SWINGS stinks and so does RIPPLIER! I didn't know CARINA. GERTRUDE came easy, but I didn't know her last name.

I agree with you about WANDERLUST and 'nomadism' not being synonymous.

I didn't recall "The Snoop Sisters." I bet it was cute, with Helen Hayes in it.

I would not have thought of FRACTIONAL for 'insignificant' without the fills. The fills also gave me POONA and SETAE.

Sorry John Daly, I don't know who you are.

We are having some major rain this weekend. Dear Husband went to sit on his boat in the rain. We have a Red Hat Lady luncheon to attend.

I hope those of you in Ike's path are high and dry, and will continue to be safe and sound.

Ken said...

Good morning, C.C. et al. Well, I got lucky this morning, using fills where I was puzzled.
I was hung up for a while, wanting minivan, but kept coming back to "hired" in the clue. Having Gertrude blank ERG, the B was pretty easy.
I've taken a couple of tree id courses, so lodgepole was easy.
9A was simply poor editing.
C.C. Ayem is a lazy man's way of using a.m. to indicate before noon. I don't know the origin of it but have seen it and used it for years.
I did know the Viking defensive line was known as the Purple People Eaters(there was a pop song by Sheb Wooley named Purple People Eater), but Purple Gang was used also. Carl Ehler, Alan Page, Jim Marshall and...was it Gary Larsen? were not huge, but very fast. Bob Rubin's book, The Purple Gang and the Scrambler probably brought the expression Purple Gang in to more prominence.
The Scrambler was Fran Tarkenton, a quarterback unusually successful at running around in the backfield until he found a receiver.
Alan Page now sits on the Minnesota Supreme Court.

Anonymous said...

Isn't 9A swings and 15A mediates?

Ken said...

@Kittyb: Helen Hayes co-starred with Mildred Natwick, another marvelous actress. It was a humorous mystery series with a dead body just around some corner. I liked it for the mystery, but the public didn't support it. It was very well done, I thought.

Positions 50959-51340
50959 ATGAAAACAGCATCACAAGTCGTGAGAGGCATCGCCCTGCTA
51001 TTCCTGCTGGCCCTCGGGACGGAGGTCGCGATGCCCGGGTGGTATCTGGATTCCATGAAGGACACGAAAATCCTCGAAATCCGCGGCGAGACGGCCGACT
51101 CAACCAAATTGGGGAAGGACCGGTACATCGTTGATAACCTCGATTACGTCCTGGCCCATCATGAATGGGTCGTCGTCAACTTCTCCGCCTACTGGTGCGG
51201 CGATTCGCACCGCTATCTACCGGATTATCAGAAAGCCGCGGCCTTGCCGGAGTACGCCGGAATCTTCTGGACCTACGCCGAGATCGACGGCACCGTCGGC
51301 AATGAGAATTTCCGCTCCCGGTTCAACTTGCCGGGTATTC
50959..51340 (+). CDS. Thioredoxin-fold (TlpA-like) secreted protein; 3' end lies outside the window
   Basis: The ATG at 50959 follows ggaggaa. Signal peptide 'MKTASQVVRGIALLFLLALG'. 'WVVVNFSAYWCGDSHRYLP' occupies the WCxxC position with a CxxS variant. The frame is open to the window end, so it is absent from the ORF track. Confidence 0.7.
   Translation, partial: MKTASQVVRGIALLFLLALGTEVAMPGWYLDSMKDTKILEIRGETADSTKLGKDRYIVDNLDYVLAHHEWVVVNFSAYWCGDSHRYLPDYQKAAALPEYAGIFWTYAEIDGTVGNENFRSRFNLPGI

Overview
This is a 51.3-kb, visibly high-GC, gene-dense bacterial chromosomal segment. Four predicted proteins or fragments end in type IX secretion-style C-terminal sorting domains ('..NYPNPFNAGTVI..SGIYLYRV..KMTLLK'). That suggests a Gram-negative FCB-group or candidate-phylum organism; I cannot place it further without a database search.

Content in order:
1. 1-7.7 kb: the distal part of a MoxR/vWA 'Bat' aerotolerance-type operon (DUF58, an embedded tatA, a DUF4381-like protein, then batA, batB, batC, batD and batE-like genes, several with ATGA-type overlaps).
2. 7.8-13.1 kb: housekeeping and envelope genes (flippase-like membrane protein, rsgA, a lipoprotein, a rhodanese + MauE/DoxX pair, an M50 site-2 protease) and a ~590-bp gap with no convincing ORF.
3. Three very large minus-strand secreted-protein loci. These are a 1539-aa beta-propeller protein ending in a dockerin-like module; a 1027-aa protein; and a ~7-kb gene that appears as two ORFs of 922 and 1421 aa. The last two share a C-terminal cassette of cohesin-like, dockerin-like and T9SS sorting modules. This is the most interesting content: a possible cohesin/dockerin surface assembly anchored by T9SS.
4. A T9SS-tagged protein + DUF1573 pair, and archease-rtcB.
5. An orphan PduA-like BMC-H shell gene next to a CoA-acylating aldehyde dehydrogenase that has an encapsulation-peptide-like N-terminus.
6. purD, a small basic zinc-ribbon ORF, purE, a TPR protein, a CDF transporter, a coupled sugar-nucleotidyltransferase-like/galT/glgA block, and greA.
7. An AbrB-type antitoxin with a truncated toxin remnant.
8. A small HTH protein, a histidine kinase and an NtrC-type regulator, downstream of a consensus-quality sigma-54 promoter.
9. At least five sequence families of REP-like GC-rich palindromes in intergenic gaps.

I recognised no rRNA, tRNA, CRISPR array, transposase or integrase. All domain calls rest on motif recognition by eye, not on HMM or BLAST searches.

@Barry: I don't think that Fractional is synonymous with Insignificant as stand alone adjectives, but saying something is "of fractional value" sounds ok to my ear, even if it sounds like a loan officer discussing my assets.

Argyle said...

"Shadrach, Meshach, Abednego" by Louie Armstrong from the 1951 movie, "The Strip". (No, not that kind of strip.)

lois said...

Good morning CC & DF's: Strange puzzle w/weird words and clues. Perps helped but mostly a struggle. Didn't know 1A or the story. Learned something new... again. Thank you for the links, CC and Argyle. Agree w/drdad about 9A and sing/pl point. Just wrong!

Flyingears: Love your sign! Goes along w/ "Come this way".

CC: I answered yesterday's blog. Some funny stuff going on.Explains why my ears were uncomfortable for a while...but only my ears.

Enjoy this gorgeous day, but praying for those in Ike's path. Even my hometown in OK is expecting over 6" of rain from it. Enormous!

xchefwalt said...

Good morning c.c., DF’s and all. I know how you feel on the intimidation thing, c.c.- I am the same way on Thursday’s with the quip puzzles. This one was going fine until I hit the bottom third- then I hit the wall and was not able to get through.